My oldest daughter was born in Southern California. She learned to walk in a land wrapped in sunshine and palm trees. She passed orange groves on the way to church and swam in the ocean as often as she played at the park. She showed every visiting relative the lay of the land . . . Disneyland, that is. She camped in the mountains of Big Bear and in the wine country of Temeculah. She didn’t own a coat and hardly ever wore a jacket.
So you can imagine her surprise when we moved her to Illinois in the middle of November.
We had taken her shopping for boots and mittens and coats, and we had filled her head with stories of hot cocoa and sleds and snowmen.
But we had not prepared her for the gritty realities of November.
I was not aware of this lack of preparation until one day, as we were running some errand or another, she piped up from the backseat of the car. She was staring out the window, and she spoke with a solemnity far beyond her five years.
“Mommy, why did God make a place with no leaves on the trees?”
I was stunned. Speechless, if you will. Didn’t she remember our visit to Grandma and Grandpa’s the winter before when all was covered in a magical blanket of white and she and Grandpa had built her very first snowman and then Grandma had made her hot cocoa with an extra helping of mini marshmallows?
No, she didn’t. All she knew was that last week she was waking up to sunny skies and orange trees and this week she was seeing nothing but dead grass and barren trees and lifeless skies. She was not aware that just a few weeks before we had arrived, the trees had been alive with bright autumn colors, and the air had been filled with the warm scent of pumpkins and apples. Nor did she realize that – all too soon – magical snow would start to fall and turn our town into a wonderland, and her dad would be outside at the crack of dawn, railing against the magical beauty covering our driveway.
But she was only five, and she did not know any of these things. She could only see what was happening around her at the time, and what was happening around her seemed like one very big mistake on God’s part.
Of course, I was quick to explain to her how the seasons change every year in Illinois, and how each one brings something new and exciting for us to enjoy. I assured her God would never make a place with no leaves on the trees ever, and that we had just happened to move back right in between the beauty of fall and the glory of winter, as everything lay dormant and exposed and waiting.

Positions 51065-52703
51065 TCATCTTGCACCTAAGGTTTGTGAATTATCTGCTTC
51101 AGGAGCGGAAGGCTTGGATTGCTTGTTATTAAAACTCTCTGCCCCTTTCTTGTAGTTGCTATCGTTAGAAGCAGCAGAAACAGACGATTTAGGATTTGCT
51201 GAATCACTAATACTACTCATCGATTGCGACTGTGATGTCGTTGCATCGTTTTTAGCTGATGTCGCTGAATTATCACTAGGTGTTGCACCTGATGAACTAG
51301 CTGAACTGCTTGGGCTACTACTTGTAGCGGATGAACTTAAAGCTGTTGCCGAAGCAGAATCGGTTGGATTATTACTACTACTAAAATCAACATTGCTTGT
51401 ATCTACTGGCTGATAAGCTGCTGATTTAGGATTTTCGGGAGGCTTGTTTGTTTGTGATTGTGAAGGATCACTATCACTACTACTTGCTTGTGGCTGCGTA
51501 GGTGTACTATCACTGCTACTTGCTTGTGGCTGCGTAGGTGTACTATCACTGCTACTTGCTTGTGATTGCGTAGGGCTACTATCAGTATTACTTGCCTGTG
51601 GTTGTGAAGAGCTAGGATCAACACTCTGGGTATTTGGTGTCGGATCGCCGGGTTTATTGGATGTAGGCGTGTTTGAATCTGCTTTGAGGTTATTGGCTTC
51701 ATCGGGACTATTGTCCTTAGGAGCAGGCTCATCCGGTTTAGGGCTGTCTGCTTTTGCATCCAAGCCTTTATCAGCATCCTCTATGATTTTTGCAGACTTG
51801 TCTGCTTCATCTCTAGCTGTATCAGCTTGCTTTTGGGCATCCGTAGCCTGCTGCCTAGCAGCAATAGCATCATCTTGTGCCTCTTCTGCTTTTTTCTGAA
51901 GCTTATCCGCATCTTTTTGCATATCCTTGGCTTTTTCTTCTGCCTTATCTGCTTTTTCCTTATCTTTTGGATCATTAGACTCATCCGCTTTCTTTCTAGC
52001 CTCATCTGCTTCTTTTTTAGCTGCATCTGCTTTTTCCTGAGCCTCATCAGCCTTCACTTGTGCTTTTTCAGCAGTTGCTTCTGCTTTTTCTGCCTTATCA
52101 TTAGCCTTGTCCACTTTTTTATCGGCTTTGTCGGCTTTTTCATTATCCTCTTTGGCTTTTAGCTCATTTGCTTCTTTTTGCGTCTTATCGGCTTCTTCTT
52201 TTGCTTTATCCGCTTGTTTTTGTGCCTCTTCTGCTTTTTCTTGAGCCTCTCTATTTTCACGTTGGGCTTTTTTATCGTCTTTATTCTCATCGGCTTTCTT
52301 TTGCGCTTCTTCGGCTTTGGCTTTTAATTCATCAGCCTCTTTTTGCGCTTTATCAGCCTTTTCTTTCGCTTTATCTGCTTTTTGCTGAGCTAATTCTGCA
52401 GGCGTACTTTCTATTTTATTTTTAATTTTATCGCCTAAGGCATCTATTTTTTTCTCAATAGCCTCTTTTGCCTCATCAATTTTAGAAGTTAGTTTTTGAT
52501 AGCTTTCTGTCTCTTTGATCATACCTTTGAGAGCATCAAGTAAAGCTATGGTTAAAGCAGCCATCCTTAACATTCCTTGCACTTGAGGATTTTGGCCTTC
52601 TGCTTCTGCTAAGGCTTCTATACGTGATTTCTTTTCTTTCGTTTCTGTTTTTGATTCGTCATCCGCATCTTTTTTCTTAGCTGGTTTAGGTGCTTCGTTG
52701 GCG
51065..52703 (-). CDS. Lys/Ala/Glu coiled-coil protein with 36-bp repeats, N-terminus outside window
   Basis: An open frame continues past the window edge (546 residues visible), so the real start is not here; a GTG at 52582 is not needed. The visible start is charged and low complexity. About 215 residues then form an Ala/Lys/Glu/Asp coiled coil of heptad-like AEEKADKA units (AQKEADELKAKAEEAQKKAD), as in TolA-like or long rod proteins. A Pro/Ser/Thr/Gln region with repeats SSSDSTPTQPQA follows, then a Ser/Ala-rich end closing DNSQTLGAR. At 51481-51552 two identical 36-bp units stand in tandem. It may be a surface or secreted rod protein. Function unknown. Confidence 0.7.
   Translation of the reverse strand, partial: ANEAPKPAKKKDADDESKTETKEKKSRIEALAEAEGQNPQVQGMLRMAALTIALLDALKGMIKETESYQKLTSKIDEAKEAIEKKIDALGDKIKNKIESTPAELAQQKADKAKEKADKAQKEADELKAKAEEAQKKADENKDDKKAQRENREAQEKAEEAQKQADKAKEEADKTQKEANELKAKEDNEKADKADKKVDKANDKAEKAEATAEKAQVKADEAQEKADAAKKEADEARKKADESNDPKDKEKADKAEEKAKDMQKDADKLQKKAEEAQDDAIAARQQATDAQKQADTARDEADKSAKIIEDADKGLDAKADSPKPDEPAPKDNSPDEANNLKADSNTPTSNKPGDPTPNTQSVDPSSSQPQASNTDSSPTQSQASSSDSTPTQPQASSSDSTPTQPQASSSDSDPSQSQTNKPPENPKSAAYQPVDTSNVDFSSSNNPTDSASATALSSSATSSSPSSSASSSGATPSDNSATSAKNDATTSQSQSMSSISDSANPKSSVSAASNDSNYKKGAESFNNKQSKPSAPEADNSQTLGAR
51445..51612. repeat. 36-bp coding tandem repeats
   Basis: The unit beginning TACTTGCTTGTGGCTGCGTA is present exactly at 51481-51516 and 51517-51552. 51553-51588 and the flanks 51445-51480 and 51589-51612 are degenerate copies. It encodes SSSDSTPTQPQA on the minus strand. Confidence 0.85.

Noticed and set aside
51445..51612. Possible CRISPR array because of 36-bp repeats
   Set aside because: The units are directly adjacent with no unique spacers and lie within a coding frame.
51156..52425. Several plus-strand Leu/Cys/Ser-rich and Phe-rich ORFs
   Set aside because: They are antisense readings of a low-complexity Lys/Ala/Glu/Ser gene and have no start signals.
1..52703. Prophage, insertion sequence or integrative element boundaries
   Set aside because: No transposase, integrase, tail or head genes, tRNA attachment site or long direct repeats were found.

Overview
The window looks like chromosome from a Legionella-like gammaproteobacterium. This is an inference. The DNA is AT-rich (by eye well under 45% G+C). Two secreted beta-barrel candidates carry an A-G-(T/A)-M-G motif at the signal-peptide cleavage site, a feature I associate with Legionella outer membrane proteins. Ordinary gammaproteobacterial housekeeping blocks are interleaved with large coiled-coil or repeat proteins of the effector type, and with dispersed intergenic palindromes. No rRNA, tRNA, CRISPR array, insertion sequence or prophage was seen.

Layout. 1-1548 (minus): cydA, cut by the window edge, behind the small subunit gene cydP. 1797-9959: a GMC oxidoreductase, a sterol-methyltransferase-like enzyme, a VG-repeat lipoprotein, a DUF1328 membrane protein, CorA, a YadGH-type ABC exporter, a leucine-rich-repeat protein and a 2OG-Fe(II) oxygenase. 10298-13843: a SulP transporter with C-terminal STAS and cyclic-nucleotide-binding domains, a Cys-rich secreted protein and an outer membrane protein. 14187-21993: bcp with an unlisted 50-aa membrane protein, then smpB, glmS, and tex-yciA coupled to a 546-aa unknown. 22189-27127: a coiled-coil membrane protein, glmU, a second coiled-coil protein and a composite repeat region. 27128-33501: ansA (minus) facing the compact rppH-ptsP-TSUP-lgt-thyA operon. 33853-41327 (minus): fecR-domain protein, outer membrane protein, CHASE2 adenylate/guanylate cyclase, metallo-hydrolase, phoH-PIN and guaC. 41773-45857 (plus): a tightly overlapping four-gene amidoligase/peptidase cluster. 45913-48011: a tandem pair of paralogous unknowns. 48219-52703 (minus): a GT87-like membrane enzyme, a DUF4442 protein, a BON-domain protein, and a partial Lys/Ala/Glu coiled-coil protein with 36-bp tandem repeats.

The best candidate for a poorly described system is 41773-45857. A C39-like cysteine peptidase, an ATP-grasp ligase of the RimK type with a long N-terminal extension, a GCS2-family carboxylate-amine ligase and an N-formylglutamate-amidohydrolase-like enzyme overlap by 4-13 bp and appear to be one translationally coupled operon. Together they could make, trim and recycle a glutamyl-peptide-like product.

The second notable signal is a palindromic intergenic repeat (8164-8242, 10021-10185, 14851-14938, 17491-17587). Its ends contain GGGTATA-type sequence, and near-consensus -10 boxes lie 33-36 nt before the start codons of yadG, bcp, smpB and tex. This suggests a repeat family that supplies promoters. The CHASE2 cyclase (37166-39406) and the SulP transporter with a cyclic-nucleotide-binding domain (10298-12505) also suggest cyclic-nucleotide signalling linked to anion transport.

She accepted my answer because she loved me and trusted me to know what I was talking about. After all, I had never been wrong before. (Not when revealing the mysteries of life to her, anyway.)
Soon after that conversation in the car, I was proven right – yet again – when she experienced her first white Christmas, and then eventually spring, and then finally summer (which is when Illinois can teach California a thing or two about the lushness of creation).
I say all of this now because as I sit here writing on my patio in mid-August, I can already feel Fall trying to sneak its way into Summer, and this conversation that’s over twenty years old is coming back to me with a clarity it didn’t have the first time around.
I’m reminded how life is full of seasons and change and sometimes (unwelcome) surprises, but we have a Father who assures us better things are coming, if we just hang on and trust him.
This resonates with me because I have been in a few dry and leafless lands of my own over the years, and every single time I have found myself asking, “God, why did you make a place with no leaves on the trees? Why did you bring that illness/let that relationship wither/change my circumstances? I was pretty happy with the sunshine and the palm tress, God. Did you notice me back there? Did you see me laughing and smiling in the orange groves, God? Because, to be honest, I really don’t understand why you put me here in this place where I find myself caught between the brilliance of what was and the magic of what will be.”
At those times, I feel dormant and exposed. Stripped bare of everything I’ve been clinging to. It’s always a harsh and cold reality, and it never makes for a very pleasant view.
But that’s when I let my Father remind me how each season brings something new and exciting, and how he would never make a place for me with no leaves on the trees ever.
Maybe for a while, but not forever.
That’s the promise I can hang onto even as I’m looking at the dead grass and barren trees and lifeless skies. That helps me see things in a whole new light. It gives me a whole new perspective on the dreariness around me.
I can hang onto the memory of what was even while I’m waiting for the brilliance that will be.
As for my daughter, she eventually learned that naked trees never stay that way past April. She learned that even the brownest grass will be revived, and that summer skies can be so blue it almost hurts. She has since moved away, and now she lives surrounded by wildflowers and mountains and the sea. Her wildest dreams are being realized.
And to think she once lived in a place with no leaves on the trees.